- Iowa Republican senator Joni Ernst introduces a bill called "Why Does the IRS Have Guns Act" to prohibit the IRS from buying weapons and ammunition with taxpayer money.
- The bill aims to transfer existing guns and ammo to be auctioned off to federal firearms license owners in order to reduce the federal deficit.
- The IRS reportedly spent $10 million on weaponry and gear, including rifles, shotguns, ammunition, and body armor since the start of the pandemic.
- The bill also proposes relocating the IRS criminal investigation division within the justice department.
- The Biden Administration's expansion of the IRS has raised concerns about further weaponization of the agency against American citizens and small businesses.
- The bill's passage is uncertain, as it would need to pass both the House and the Senate, and potentially face a veto from President Biden.
Iowa Republican senator Joni Ernst has introduced a bill known as the "Why Does the IRS Have Guns Act" that seeks to prohibit the Internal Revenue Service (IRS) from arming its agents with taxpayer money. The proposed legislation has raised important questions about the role and function of the IRS, and the potential weaponization of the agency.
Under the bill, the IRS would be banned from buying, receiving, or restoring guns and ammunition. Any firearms and ammo currently in their possession would be transferred to the General Services Administration for auctioning to federal firearms license owners, with the proceeds intended to support federal deficit reduction.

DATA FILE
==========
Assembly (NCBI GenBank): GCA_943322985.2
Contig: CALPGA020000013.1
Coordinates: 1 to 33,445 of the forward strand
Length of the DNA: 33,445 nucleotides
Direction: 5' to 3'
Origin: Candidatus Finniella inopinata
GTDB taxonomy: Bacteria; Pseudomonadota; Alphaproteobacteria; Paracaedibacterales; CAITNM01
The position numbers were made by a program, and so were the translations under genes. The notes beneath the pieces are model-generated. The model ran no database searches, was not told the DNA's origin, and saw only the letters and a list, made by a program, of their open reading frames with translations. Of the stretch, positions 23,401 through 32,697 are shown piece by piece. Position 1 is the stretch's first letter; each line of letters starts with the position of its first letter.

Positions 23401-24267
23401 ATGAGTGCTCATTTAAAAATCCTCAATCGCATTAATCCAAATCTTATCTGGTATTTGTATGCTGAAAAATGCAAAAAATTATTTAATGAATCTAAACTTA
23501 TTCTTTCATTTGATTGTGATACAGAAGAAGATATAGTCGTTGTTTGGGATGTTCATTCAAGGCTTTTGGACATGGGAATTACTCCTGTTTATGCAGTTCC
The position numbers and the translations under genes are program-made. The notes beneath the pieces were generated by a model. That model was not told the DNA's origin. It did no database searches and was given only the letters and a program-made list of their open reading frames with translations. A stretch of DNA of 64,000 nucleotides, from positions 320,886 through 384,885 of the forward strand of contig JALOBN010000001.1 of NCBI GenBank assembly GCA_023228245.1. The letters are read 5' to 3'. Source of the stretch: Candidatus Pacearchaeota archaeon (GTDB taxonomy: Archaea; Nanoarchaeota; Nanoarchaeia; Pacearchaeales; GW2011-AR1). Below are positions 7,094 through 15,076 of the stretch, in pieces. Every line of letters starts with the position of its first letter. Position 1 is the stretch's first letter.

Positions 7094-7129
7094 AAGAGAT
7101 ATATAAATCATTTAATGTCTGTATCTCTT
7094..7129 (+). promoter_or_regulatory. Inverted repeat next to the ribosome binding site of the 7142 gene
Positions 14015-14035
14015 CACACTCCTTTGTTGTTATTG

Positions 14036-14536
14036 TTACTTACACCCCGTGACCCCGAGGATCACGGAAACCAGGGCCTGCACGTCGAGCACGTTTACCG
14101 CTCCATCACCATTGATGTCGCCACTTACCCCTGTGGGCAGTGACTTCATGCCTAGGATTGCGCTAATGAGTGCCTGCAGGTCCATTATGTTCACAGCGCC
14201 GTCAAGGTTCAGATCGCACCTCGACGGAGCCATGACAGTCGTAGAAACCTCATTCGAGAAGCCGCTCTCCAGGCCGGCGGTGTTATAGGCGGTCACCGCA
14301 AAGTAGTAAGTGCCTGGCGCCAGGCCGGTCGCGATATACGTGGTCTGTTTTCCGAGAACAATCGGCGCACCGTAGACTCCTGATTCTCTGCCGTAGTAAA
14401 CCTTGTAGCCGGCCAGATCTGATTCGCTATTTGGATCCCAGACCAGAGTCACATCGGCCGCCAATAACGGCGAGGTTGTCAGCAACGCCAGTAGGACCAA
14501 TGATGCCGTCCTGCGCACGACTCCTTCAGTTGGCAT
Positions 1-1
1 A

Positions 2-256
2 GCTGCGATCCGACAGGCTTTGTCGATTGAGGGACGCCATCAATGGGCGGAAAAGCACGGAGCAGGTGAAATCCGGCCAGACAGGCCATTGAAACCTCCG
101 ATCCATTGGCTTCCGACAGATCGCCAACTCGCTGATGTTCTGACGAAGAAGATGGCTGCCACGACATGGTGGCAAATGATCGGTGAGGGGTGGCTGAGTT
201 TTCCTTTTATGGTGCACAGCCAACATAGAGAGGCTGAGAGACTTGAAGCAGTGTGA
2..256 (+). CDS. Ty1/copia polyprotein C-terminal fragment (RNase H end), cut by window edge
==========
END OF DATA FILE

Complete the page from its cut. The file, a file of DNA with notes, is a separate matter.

The motivation behind the bill stems from concerns about the increasing size of the IRS under the Biden Administration and the potential misuse of the agency's power against hard-working Americans and small businesses. Senator Ernst stated in a press release, "As the Biden Administration has worked to expand the size of the IRS, any further weaponization of this Federal agency against hard-working Americans and small businesses is a grave concern."
According to reports, the IRS has spent a significant amount of taxpayer dollars on weaponry and gear since the start of the pandemic. These purchases include $2.3 million for ammunition, $1.2 million on ballistic shields, $474,000 on Smith and Wesson rifles, $463,000 on Beretta 1301 tactical shotguns, and $243,000 on body armor vests. The agency has reportedly spent $35.2 million on guns, ammunition, and military-style equipment since 2006.
The bill also proposes the relocation of the IRS criminal investigation division within the justice department. This provision aims to address concerns about the potential misuse of the agency's powers and ensure greater accountability.
However, the passage of the bill is uncertain. It would need to pass both the House and the Senate, and potentially face a veto from President Biden. The Biden Administration has previously allocated $80 billion in funding to the IRS to boost staff over the next decade, a move that some Republicans argue is intended to target small businesses and families.
While the "Why Does the IRS Have Guns Act" presents a significant proposal to address concerns about the weaponization of the IRS, its future remains uncertain. For the bill to become law, it would require support from both chambers of Congress and potentially a change in the White House. The discussions and debates surrounding the bill will continue as lawmakers deliberate on the appropriate balance of power and resources within the IRS.
As always, public engagement and discussion on such matters are crucial to shaping the future of government agencies and ensuring accountability. The bill's introduction has sparked conversations about the role of the IRS, the use of taxpayer funds, and the potential impact on American citizens and small businesses.